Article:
There will be a dinner with the author following the presentation. Details and registration for the dinner will be provided before the start of the presentation.

Fee for JALT members: Free
Fee for one-day members: 1,000 yen

A Special Double Session on Translation and Interpretation

A Special Double Session on Translation and Interpretation

co-sponsored by SIETAR Kansai and Osaka JALT

Date and Time: 
Saturday, 24 October 2015 - 2:00pm - 5:15pm
Shoko Toyokura, Osaka Jogakuin University
Masako Mouri, Kansai University

(1) "Focusing on Increasing the Metaphorical Competence of Japanese EFL Learners through Subtitle Translation" by Shoko Toyokura, Osaka Jogakuin University (in English)

Metaphors pervade every aspect of our daily life. Thus, metaphorical competence (MC) is crucial for EFL learners in order to communicate effectively in English. Many EFL researchers claim that a lack of metaphorical competence is typical for classroom learners, and this is caused by their limited accessibility to English in their daily life. In fact, students are rarely given an opportunity to learn metaphors in the classroom situation. The presenter firmly believes that translation and subtitle translation, in particular, can be an effective pedagogical tool to compensate for this disadvantage. This presentation will include an introduction of the presenter’s methodology to enhance the MC of Japanese EFL learners. She will demonstrate how her students developed MC in her subtitle translation class.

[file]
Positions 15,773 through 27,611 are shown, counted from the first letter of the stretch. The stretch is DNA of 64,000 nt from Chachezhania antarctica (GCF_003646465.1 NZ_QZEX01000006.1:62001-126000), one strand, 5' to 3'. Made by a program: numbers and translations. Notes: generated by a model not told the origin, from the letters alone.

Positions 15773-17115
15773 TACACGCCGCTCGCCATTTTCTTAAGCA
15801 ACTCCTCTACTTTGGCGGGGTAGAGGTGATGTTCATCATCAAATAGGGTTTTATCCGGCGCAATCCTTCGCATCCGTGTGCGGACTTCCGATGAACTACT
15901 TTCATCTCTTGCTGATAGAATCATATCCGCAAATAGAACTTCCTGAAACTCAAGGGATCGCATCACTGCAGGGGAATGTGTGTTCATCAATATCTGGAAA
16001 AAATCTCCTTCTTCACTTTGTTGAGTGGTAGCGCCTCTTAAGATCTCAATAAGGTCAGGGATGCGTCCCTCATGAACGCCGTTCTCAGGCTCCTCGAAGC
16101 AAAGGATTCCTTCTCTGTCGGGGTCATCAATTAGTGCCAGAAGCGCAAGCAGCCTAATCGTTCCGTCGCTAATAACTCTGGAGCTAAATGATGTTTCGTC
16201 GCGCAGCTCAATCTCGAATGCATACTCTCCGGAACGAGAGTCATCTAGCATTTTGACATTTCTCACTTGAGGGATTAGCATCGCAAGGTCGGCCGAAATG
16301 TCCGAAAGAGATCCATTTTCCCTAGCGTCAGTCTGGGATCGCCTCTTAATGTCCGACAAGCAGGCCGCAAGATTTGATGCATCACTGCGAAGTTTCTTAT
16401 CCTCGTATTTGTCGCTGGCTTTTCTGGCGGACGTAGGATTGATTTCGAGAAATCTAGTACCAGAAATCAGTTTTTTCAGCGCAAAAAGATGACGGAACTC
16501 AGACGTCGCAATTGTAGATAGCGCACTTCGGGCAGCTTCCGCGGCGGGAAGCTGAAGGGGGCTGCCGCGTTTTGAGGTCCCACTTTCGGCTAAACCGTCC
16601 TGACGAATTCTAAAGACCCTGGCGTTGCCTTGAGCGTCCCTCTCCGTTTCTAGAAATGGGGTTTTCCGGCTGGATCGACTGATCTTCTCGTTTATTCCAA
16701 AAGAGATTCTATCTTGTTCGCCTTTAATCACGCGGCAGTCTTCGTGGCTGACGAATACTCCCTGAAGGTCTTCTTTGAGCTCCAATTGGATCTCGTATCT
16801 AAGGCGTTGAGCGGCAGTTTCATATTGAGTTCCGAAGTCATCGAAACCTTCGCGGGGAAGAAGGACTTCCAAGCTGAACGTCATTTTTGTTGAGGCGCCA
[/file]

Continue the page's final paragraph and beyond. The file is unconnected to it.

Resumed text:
Shoko Toyokura started her career with subtitle translation, and is now a translator of many young adult novels. She has also been teaching translation classes including “Subtitle Translation” at two universities. Her main research interest is TILT (Translation In Language Teaching).

(2) "The Current Circumstances and Challenges in Courtroom Interpretation in Japan – The Interpreters' Roles as Cultural Brokers" (in Japanese)
(日本における法廷通訳の現状と課題ー文化の仲介者としての通訳人)by Masako Mouri, Kansai University

The number of criminals who are foreign nationals has increased during the past decades in Japan in step with globalization. Accordingly, many legal interpreters have been hired in various sectors, however, these legal interpreters have not taken any official examinations for certification, nor have they received official training or education to work in legal settings. In fact, every word in translation and interpretation can possibly provide important evidence for the courtroom. Those involved in police and legal work have not understood the role of interpreters as mediators who can help avoid misunderstanding related to language or culture. For many people, interpreters are merely expected to act as word-by-word translation machines. The presenter will discuss the current situation faced by legal interpreters in Japan, and she will propose possible measures to allow interpreters to work as cultural mediators.

Masako Mouri is an assistant professor at Kansai Gaidai University. Her research fields are courtroom interpretation, cultural gaps and language barriers in courtroom examination, and cultural translation. She holds a doctoral degree in Social and Cultural Studies from the graduate school of Nihon University.

Q&A will be in both languages

Takatsuki Shiritsu Sogo Shimin Koryu Center (1 minute walk from JR Takatsuki Station) Tel.0726-85-3721
Fee for JALT members: 
Fee for one-day members: 
500 yen (free for students)
Contact or Queries: 
Email contact form